A point of interest, 'Old Sparky' (our electric chair has it's own name) is now a museum piece. Lethal injection took it's place, and it is far more humane than the sort of death that the victims usually suffer. ....James.
I agree with most of what you said but a lethal injection seems pointless if life without the possibility of parol is a choice. And a cheaper one at that. I don't think there are enough jail breaks by these guys to overcome the risk executing the wrong man. The irony there is that if an innocent man is executed, the search stops for whomever really did the dead.
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Old 11-12-2012, 08:05 PM   #147 (permalink)
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Sounds a bit like the NHS demonic.


Only from the other angle.

Cute.
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Old 11-12-2012, 08:25 PM   #148 (permalink)
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Jonkster, you're right about Edison creating the chair and about his motives behind it, but Westinghouse was only the money man. AC electricity as we know it was the brainchild of Nicola Tesla. He actually worked for Edison and tried to get him interested in the AC system but Edison shunned it as he was already heavily invested in his DC system. Tesla was one of his leading engineers and managed the installation of Edison's first power plant in NYC at the completion of which he was due a large bonus. When he went to Edison for his check, having done the job well, Edison stiffed him saying 'you have a lot to learn about business in America' or something to that effect. (Tesla was an emigrant from Serbia)

Shortly after, Tesla left Edison and resorted to digging ditches until he eventually hooked up with Westinghouse who provided the means to fund his AC dreams. This is when Edison's 'theatrics' took place. Eventually Tesla/Westinghouse won the bid to provide power to the Chicago world's fair which was the tipping point where the world began to see AC power as the better alternative. That led directly to them winning the contract for the power plant at Niagra, and from there DC never stood a chance.

I'm something of a Tesla fan; I feel he was one of the greatest minds of the century but is often overlooked in history.

I also think Edison was a bit of a d!ck.
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Old 11-12-2012, 10:46 PM   #149 (permalink)
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But I am extraordinarily lucky. I have only had minor infringements imposed on my freedom of choice and I don't have to compromise my beliefs or attitudes very much or very often.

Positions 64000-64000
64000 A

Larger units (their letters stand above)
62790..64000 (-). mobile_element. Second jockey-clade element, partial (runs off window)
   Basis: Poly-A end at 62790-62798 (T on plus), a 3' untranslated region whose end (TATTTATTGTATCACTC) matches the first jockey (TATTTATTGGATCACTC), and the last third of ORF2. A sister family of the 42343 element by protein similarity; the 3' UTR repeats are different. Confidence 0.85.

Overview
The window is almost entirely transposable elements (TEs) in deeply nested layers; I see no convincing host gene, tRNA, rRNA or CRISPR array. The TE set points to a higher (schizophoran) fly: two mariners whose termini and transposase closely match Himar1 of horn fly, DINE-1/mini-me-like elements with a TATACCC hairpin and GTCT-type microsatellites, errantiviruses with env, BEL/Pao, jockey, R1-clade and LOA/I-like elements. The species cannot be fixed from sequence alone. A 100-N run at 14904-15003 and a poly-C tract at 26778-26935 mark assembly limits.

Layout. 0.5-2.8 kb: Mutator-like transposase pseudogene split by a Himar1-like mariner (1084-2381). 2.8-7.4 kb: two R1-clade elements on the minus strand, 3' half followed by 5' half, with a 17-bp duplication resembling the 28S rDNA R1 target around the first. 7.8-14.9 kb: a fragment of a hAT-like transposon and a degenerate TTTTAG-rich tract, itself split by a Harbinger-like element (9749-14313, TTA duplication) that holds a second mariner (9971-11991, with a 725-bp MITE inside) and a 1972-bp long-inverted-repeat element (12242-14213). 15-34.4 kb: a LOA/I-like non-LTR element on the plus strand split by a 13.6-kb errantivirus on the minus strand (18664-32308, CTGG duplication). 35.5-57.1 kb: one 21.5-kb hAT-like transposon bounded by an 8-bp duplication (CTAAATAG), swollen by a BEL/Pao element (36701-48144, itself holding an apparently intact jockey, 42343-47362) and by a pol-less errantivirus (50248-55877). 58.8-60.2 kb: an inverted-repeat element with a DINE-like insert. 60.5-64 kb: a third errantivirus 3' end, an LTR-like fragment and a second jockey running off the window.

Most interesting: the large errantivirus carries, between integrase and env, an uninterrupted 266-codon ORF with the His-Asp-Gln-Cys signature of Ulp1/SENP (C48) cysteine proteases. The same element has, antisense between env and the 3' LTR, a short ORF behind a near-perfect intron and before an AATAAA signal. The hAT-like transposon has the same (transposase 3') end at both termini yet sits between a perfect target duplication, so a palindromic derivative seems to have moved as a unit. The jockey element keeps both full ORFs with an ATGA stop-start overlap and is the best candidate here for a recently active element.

A good guy I used to know told me "I always have a plan for everything. If you do not have your own plan, you are, by default, part of someone elses plan."
So, that invites a question. If it is your freedoms being infringed upon, who is exerting dominion?, to what end?
And, If you are compromising your beliefs and attitudes, who is exerting theirs? to what end?
And, ultimately, would you and yours be better off with freedom as you know it, believing as you see fit? or under someone elses rule?
Or, more to the point, do you anticipate that those willing to impose their designs on you, would be as benign as you yourself would be?
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Old 11-13-2012, 12:11 AM   #150 (permalink)
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Whooa There '73T140, there's some hard core questions there and they could take things any-which-way. To think I nearly didn't check this thread again.

In my belief system T140, every single human should have the right to pursue their own course of life. They still have to fit into society and remain social and responsible, but they should be completely free otherwise. I understand that adhering to social rules AND being completely free may seem contradictory, but I have thought about it and I don't think the two need to be contradictory, though I am preaching from the idealistic position where we're all looking out for each other's interests and no-one is incline to put their hand in the till or have any desire to have controlling power over anyone else.

As far as unfair impositions, I don't like paying taxes that get wasted or lost, I don't like having to kowtow to political correctness; you can see how long this list is going to get. Essentially I am anti-Big and anti-Global, they are the forces that I feel are eating into my freedom, they are the monsters that I feel press their might upon me. But in the grand scheme of things, in comparison to many other countries, we Australians get to live a pretty free existence. Every decade though the walls move in a little closer.

Julian Assange is one of my Heroes. He's paid a massive price regarding his freedom, he may yet pay the ultimate price if America gets their hands on him, all in efforts to minimise the bullschit fed to us, used to manipulate our thoughts and actions.